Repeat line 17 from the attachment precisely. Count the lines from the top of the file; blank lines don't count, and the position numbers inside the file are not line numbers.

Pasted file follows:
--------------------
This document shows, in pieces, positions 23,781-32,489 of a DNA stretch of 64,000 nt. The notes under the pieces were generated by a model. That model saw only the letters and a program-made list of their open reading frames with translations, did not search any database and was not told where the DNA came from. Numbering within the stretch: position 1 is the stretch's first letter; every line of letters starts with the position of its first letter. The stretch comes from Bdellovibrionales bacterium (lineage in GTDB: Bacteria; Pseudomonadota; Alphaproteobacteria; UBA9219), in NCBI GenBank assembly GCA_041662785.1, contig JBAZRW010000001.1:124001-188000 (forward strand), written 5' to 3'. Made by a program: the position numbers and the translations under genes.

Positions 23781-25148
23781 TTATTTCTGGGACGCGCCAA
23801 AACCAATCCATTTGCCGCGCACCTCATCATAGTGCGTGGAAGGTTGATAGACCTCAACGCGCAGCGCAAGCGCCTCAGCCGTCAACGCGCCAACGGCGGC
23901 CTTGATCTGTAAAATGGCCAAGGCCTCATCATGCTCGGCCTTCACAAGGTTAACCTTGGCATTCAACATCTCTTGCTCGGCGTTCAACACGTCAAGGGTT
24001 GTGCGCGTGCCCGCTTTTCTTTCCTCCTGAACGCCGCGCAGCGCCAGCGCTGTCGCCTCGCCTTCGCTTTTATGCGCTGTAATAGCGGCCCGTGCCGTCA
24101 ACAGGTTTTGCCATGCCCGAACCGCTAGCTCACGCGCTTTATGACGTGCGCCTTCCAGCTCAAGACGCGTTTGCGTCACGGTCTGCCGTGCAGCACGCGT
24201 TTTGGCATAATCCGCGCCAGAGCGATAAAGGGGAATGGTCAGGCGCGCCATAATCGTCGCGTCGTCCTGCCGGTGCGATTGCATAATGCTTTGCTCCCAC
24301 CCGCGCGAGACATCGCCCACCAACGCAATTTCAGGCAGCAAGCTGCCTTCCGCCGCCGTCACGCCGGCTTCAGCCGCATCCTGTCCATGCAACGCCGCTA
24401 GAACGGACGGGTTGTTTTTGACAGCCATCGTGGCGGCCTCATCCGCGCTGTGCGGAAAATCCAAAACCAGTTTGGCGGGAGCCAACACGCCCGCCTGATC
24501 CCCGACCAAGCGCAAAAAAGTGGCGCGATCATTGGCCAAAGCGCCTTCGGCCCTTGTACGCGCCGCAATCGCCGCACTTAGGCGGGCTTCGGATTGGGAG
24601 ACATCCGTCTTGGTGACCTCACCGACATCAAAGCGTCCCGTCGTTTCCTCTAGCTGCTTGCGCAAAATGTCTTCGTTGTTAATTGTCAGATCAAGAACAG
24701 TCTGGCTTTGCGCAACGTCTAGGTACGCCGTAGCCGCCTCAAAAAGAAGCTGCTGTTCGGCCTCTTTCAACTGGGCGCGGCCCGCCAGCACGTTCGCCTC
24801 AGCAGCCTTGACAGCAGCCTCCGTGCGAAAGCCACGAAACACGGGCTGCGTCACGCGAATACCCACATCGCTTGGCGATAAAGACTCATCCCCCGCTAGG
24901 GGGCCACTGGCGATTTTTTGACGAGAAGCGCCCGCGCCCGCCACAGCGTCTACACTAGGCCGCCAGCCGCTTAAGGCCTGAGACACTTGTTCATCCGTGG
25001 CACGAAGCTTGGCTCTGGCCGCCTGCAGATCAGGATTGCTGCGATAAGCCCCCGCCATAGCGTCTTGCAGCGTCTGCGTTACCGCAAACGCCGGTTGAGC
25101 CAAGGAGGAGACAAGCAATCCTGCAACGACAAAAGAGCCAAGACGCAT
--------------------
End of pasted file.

25101 CAAGGAGGAGACAAGCAATCCTGCAACGACAAAAGAGCCAAGACGCAT